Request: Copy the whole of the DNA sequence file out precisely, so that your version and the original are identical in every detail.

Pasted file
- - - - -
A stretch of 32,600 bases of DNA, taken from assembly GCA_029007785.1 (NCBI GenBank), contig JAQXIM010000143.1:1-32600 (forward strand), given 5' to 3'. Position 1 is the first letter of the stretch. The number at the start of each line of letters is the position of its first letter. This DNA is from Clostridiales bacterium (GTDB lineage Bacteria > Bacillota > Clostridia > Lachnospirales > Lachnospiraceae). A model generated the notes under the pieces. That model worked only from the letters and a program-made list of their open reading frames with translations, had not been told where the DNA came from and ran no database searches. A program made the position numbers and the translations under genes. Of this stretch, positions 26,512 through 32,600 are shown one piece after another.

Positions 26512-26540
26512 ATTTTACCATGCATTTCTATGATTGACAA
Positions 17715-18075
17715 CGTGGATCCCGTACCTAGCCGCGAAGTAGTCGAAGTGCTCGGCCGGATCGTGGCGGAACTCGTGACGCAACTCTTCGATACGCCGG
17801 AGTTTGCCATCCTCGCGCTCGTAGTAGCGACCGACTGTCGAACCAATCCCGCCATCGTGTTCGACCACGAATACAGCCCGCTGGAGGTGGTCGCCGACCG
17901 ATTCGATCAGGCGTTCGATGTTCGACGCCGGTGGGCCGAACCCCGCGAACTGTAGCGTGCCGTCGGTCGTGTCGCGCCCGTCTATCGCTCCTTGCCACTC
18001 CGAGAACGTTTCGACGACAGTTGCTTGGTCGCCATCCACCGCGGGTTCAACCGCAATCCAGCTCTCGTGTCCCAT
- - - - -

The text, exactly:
A stretch of 32,600 bases of DNA, taken from assembly GCA_029007785.1 (NCBI GenBank), contig JAQXIM010000143.1:1-32600 (forward strand), given 5' to 3'. Position 1 is the first letter of the stretch. The number at the start of each line of letters is the position of its first letter. This DNA is from Clostridiales bacterium (GTDB lineage Bacteria > Bacillota > Clostridia > Lachnospirales > Lachnospiraceae). A model generated the notes under the pieces. That model worked only from the letters and a program-made list of their open reading frames with translations, had not been told where the DNA came from and ran no database searches. A program made the position numbers and the translations under genes. Of this stretch, positions 26,512 through 32,600 are shown one piece after another.

Positions 26512-26540
26512 ATTTTACCATGCATTTCTATGATTGACAA
Positions 17715-18075
17715 CGTGGATCCCGTACCTAGCCGCGAAGTAGTCGAAGTGCTCGGCCGGATCGTGGCGGAACTCGTGACGCAACTCTTCGATACGCCGG
17801 AGTTTGCCATCCTCGCGCTCGTAGTAGCGACCGACTGTCGAACCAATCCCGCCATCGTGTTCGACCACGAATACAGCCCGCTGGAGGTGGTCGCCGACCG
17901 ATTCGATCAGGCGTTCGATGTTCGACGCCGGTGGGCCGAACCCCGCGAACTGTAGCGTGCCGTCGGTCGTGTCGCGCCCGTCTATCGCTCCTTGCCACTC
18001 CGAGAACGTTTCGACGACAGTTGCTTGGTCGCCATCCACCGCGGGTTCAACCGCAATCCAGCTCTCGTGTCCCAT